"I just – "

"God, you are just as fucking stubborn as you were ten years ago. Work with me here, all right?"

"All right," she said, feeling suddenly subdued. It was insane, to have found him again after so long. It was even more insane that she reacted to him like they'd never been apart. The feel of his fingers in hers felt strangely right. She'd dated since they'd been together. She'd gone to prom with one of Jacob's friends, Paul, and seen him off and on through the summer before school. She'd gone out with a few guys in undergrad. In graduate school, she'd even had a semi-serious relationship with one of Jasper and Leah's law school friends.

She almost ran into Edward again as he stopped next to a black Audi. "What happened to the Volvo?"

He rolled his eyes. "That was ten years ago. My parents sold it when I went to Columbia, since I couldn't use it in the city. I got this when I came back here."

"Don't make fun of me. It was a perfectly legitimate question," she huffed as she slid onto the black leather seat. She waited for him to make his way around the car before speaking again. "I still have my truck."

"You're not serious."

"I'm perfectly serious. It still runs great too."

"You mean it still runs, which is pretty much a miracle when we're talking about that bucket of rust."

"Don't be mean."

He smiled at her apologetically before pulling away from the curb. "So, a special collections librarian. Let me guess. Bullshit Victorian literature."

"Well, no one thinks Ayn Rand is special enough to give her a special collection so…"

"I'll take that as a 'Yes, Edward, you're absolutely right. Your genius astounds me' if you don't mind."

"Yes, you're right. I specialize in early Victorian manuscripts. Well, my PhD is focused on them, but you don't exactly get a lot of that sort of thing in Seattle. The Newberry had a collection of one of my favorite author's private writings and asked me to come and speak about her."

"My mother had mentioned that lecture. I'm guessing she didn't go, or you'd have been ambushed as soon as you stepped into view."

"How is your mother? Mrs. Weber was so sad to lose her."

"She's fine."

"Just fine?"

"We've…well, never mind."

"No, come on. Tell me."

"I haven't seen you in ten years, Bella. I'm sorry but – "

"You're right. I'm sorry," she said quickly. "I didn't mean to pry."

Edward groaned, lifting the hand that had rested on the gearshift to run it through his hair. "I suck at talking to you as much now as I did in high school."

"It 's not your fault."

"But it's not yours either. My parents were the ones who moved me to the middle of nowhere."

Bella didn't know what to say to that, so she sat staring at her hands until the car came to a stop outside of a tall residential building. Immediately her door was opened by a valet, startling her.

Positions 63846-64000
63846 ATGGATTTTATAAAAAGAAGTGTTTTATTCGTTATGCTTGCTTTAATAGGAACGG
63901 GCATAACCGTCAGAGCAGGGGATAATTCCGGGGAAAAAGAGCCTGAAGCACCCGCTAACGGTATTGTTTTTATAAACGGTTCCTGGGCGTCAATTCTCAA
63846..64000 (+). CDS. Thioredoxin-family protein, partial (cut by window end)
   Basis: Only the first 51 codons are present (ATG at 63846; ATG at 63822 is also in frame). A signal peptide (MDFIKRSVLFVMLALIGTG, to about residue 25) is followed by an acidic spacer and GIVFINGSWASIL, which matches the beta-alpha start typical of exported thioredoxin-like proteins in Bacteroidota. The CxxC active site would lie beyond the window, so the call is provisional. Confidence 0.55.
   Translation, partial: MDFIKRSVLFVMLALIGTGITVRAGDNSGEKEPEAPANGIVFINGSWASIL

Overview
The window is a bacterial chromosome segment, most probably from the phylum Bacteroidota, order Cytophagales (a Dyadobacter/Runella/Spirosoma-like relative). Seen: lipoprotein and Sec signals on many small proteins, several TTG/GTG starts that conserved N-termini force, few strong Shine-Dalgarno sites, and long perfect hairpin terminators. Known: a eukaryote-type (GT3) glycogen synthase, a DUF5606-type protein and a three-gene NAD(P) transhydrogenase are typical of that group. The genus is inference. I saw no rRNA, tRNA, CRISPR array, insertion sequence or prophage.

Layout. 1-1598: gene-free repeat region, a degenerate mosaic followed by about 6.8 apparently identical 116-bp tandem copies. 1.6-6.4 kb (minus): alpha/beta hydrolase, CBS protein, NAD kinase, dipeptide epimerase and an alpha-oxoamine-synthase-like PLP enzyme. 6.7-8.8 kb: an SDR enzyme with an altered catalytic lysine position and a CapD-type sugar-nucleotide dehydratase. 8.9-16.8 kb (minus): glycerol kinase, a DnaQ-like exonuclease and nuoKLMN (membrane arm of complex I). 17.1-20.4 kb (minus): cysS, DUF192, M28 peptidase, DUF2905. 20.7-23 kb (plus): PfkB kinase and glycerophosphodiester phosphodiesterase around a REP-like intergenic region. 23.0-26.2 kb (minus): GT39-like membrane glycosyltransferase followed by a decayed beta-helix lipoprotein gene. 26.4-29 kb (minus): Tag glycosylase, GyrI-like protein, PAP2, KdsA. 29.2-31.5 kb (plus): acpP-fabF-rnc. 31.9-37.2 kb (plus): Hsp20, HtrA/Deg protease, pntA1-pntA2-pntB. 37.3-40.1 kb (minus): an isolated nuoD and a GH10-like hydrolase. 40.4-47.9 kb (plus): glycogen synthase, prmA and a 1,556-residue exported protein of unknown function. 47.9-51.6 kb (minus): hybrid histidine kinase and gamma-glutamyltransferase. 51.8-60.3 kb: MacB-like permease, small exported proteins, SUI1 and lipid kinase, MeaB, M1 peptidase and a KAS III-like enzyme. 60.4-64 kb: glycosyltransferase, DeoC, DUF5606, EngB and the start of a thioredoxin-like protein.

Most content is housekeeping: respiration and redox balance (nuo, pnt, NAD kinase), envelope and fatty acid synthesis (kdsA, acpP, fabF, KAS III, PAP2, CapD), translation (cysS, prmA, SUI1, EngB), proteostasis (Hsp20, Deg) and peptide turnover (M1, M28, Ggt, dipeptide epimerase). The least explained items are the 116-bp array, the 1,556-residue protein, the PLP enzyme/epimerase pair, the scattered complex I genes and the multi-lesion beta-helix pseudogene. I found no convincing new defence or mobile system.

"I'm sorry, miss."

"No…it's all right. I just didn't expect you."

Edward nodded at the man, handing over his keys as he took Bella by the elbow. "Come on."

"If you brought me to your parents then so help me – "

"That would have been a brilliant idea on so many levels, but no. I live here."

"You live here?" she said slowly, looking around slack jawed as they entered the lobby.

"Um, yeah," he said, rubbing the back of his neck. "Mom picked it."

She stopped and looked up at him with raised brows. "You mean it was a graduation present."

"I didn't say that," he hedged.

"It so was," she laughed, clapping her hands together.

"Fine. It was."

"It's awesome."

"Thanks," he said, pulling her into the elevator and pressing a button.

"Not the penthouse?" she teased.

"Dad talked her out of it."

"How's your dad doing?"

"Great. Teaching agrees with him, and his hours are so much better. Mom loves it. How's the Chief."

Bella's breath hitched. She knew she should have been prepared for it – she had been the one to ask about both of his parents first – but it still hit her like a punch to the gut.


"I…Charlie passed away last year."

"Oh shit. I'm so sorry. I'm so sorry," he murmured, pulling her into his chest just as the elevator doors slid open.

"It's ok," she said, trying to suppress a sniffle as she pushed away from his chest and gave him a watery smile. "He was sick, so we had time to say goodbye."

"How did I not hear about this?"

"How would you have?"

"Good point."

"I'm sorry. I didn't mean to be a downer."

"No, I asked."

They were outside of his door, and Bella stood quietly while he unlocked the door and swung it open. She walked into a small entryway and slipped off her boots and coat, noticing at one the ebony hardwood floors that drew her into a large living room. Seeing it, she almost laughed.

"Is that the same rug you had in high school?"

"Yeah," he shrugged.

"And that's the same couch."

"I might have pitched a little bit of a fit when Mom tried to hire a designer."

"I love it."


"Yes?" she asked, tearing her eyes away from the huge windows with views of the skyline to face him.

"I'm really glad I ran into you."

"Me too," she whispered.

"I still think about you a lot."

"I missed you so much when you moved. You never answered my emails."

"I was angry. And it was hard."

"But…I mean, I know we hadn't been together very long and – "

"I expected you to come around sooner."

"I kind of did. I just, I wanted to be sure. I over thought everything and then there you were telling me you were moving and you just walked away and…I was miserable for weeks. I mean, I deserved it, I did, but – "

"I read all your emails. I did. I just couldn't respond. I wanted to. I'd sit down to type and then…I should have written."